09 March 2009

Christianity vs. Islam in fiction

Can an author treat Islam the way they treat Christianity in fiction? In "The DaVinci Code," Brown creates a secret societ that is protecting the identity of the last scion and the remains of Mary Magdalene. This would prove, somehow, that Jesus and Mary Magdalene had a sexual relationship, and destroy some fundamentals of Christianity. In "The Testament," van Lustbader's secret society is protecting a manuscript that is the testament of Jesus himself that would indicate that he raises the dead by annointing them with the quintessence and was in turn raised by his disciples using the same alchemical formula. This would prove he wasn't God.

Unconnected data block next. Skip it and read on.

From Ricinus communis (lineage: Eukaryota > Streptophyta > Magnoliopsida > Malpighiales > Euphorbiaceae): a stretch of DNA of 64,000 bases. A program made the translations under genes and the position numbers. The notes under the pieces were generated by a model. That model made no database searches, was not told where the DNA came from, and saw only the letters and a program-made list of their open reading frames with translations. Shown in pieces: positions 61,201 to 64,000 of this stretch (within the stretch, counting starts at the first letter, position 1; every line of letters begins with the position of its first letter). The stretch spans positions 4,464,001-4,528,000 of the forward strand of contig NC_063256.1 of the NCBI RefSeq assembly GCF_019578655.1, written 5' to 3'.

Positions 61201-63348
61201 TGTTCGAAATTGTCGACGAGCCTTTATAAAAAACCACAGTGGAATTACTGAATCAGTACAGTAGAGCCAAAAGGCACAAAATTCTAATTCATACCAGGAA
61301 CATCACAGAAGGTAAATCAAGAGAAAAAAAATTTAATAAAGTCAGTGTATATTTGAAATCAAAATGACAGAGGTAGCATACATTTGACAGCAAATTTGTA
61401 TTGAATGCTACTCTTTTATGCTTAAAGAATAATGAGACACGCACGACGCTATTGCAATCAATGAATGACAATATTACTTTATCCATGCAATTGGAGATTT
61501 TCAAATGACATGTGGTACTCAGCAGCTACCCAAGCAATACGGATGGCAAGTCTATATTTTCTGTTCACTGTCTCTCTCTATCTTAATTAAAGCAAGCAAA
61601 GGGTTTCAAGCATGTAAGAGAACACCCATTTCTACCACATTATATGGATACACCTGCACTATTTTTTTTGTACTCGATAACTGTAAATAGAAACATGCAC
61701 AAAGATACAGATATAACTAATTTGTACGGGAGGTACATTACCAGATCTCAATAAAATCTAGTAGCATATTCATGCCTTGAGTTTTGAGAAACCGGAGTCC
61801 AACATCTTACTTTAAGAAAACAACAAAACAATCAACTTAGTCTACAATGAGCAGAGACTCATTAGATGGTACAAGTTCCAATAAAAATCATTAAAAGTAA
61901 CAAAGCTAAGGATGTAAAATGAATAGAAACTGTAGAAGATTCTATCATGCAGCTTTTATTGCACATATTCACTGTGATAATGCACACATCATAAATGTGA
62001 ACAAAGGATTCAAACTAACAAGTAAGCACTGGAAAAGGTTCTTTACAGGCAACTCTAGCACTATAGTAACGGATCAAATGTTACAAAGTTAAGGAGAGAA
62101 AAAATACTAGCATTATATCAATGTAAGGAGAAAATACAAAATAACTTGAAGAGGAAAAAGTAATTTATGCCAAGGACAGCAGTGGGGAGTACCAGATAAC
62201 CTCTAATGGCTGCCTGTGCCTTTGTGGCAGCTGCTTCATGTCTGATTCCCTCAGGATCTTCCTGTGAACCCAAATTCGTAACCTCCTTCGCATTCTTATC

So could you suggest the same kind of scenario regarding Mohammed? Is there so much difference between Christian and Moslem that essentially mocking the icons of either would result in insanely different reactions? With Christians, books get condemned, maybe even banned. Someone speaks out against it in outrage. The author says, "It's fiction," and it all fades away. "Satanic Verses" - obviously a fiction/fantasy story - suggests something fishy about the Ayatollah and suddenly there's a fatwah on Rushdie.

So the question is, can you treat religion equally across the board as a subject for fiction, or are there some religions that are simply so volatile that you risk your life touching them?